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By Eric Schweibenz and Sasha Rao
|
Aug
16
On July 26, 2016, the International Trade Commission (“the Commission”) issued the public version of its opinion in Certain Network Devices (Inv. No. 337-TA-944).

By way of background, this investigation is based on a December 19, 2014 complaint filed by Cisco Systems, Inc. (“Cisco”) alleging that the respondent, Arista Networks, Inc. (“Arista”), unlawfully imports into the U.S., sells for importation, sells within the U.S. after importation, and/or uses within the U.S. after importation certain networking equipment and components and software thereof that infringe one or more claims of U.S. Patent Nos. 7,162,537 (the ’537 patent), 8,356,296 (later terminated from the investigation by Cisco), 7,290,164 (the ’164 patent), 7,340,597 (the ’597 patent), 6,741,592 (the ’592 patent), and 7,200,145 (the ’145 patent) (collectively, the “asserted patents”).  See our December 29, 2014 and February 5, 2015 posts for more details on the complaint and notice of investigation, respectively.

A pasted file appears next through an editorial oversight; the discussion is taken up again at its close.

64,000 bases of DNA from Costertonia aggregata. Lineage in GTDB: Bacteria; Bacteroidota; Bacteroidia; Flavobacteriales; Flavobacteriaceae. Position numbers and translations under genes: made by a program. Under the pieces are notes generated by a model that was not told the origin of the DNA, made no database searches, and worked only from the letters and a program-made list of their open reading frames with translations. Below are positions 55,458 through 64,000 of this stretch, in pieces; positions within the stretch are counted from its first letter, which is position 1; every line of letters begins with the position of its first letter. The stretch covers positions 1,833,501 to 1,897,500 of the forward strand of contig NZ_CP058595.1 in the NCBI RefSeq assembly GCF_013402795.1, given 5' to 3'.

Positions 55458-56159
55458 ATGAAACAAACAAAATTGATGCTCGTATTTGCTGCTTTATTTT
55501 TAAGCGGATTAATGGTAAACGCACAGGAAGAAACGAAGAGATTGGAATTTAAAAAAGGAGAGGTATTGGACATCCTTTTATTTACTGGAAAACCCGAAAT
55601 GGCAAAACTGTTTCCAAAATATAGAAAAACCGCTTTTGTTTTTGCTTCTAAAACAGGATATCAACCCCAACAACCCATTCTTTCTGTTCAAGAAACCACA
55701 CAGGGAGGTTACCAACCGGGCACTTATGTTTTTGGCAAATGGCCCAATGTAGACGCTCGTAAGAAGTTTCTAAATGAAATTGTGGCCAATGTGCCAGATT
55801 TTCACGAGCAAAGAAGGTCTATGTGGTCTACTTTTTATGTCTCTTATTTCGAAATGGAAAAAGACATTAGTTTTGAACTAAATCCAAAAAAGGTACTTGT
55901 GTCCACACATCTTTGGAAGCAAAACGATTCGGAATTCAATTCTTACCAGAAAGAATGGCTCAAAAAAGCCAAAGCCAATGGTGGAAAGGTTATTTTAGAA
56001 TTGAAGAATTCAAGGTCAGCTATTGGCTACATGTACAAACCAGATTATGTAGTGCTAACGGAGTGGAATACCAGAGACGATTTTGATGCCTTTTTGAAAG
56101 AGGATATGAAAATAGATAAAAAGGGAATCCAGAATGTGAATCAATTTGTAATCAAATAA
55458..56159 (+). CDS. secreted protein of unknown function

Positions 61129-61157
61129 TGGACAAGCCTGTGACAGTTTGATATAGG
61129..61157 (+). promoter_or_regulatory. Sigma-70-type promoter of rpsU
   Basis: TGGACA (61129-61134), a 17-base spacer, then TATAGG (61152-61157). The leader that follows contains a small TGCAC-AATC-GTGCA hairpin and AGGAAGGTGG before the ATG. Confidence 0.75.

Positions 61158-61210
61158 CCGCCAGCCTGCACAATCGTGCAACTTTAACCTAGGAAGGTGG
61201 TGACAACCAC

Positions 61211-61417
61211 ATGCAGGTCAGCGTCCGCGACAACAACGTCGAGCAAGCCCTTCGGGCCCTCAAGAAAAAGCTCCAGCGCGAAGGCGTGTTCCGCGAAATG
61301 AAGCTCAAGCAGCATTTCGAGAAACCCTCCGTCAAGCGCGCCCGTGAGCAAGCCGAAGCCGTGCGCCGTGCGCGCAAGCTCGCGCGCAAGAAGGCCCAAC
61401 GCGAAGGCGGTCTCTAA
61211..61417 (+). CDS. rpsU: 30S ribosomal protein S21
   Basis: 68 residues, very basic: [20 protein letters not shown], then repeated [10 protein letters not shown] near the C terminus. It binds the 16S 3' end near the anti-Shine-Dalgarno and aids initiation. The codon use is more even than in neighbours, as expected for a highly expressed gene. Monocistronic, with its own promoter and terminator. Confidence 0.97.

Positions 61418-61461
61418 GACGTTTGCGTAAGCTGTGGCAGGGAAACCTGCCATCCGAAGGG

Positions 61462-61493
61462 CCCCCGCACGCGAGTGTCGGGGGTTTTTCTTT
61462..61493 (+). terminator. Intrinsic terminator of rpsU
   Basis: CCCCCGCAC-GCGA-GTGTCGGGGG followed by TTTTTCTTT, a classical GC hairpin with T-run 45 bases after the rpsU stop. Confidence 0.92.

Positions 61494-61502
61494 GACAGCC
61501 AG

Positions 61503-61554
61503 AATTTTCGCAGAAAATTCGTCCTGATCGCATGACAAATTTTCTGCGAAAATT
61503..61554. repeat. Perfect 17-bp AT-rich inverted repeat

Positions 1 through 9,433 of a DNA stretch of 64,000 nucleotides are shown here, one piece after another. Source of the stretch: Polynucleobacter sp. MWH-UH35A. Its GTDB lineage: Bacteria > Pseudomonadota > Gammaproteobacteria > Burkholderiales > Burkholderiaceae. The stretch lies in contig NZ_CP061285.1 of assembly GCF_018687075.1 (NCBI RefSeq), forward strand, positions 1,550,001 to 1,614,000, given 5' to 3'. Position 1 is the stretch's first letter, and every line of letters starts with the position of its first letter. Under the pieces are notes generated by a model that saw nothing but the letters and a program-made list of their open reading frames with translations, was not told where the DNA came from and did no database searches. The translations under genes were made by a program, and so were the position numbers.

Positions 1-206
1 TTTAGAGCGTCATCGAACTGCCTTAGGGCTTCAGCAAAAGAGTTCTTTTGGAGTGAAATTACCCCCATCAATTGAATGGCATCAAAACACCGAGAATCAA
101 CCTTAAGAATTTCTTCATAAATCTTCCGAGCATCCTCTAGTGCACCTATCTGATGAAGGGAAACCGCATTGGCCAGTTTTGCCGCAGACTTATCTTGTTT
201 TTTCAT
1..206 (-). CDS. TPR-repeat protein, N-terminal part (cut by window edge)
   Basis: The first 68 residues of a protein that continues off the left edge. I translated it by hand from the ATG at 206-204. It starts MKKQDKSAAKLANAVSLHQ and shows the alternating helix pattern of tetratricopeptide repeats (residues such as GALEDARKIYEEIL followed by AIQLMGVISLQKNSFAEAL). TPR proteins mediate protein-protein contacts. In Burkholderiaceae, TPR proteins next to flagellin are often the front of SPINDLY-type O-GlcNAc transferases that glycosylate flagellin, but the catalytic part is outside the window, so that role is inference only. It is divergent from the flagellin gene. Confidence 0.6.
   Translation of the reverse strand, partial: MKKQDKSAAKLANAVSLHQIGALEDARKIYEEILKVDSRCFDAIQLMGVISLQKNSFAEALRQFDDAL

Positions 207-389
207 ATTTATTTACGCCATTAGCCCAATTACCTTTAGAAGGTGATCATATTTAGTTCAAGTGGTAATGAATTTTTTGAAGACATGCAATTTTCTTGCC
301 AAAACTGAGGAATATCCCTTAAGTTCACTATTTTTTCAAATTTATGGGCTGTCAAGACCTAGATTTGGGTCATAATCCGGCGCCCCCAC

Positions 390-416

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By Eric Schweibenz and Sasha Rao
|
Jul
20
On July 6, 2016, the International Trade Commission (“the Commission”) issued the public version of its opinion in Certain Footwear Products (Inv. No. 337-TA-936).

By way of background, this investigation is based on an August 18, 2014 complaint filed by Converse Inc. (“Converse”) alleging that the respondents unlawfully import into the U.S., sell for importation, and/or sell within the U.S. after importation certain footwear products that violate registered and common law trademarks used in connection with certain Converse shoes.  The complaint further alleged violations of section 337 based upon unfair competition/false designation of origin, common law trademark infringement and unfair competition, and trademark dilution.  See our October 15, 2014 and November 14, 2014 posts for more details on the complaint and notice of investigation, respectively.  Most of the named respondents were subsequently either found in default or terminated from the investigation based on good cause or settlement and/or consent order stipulation.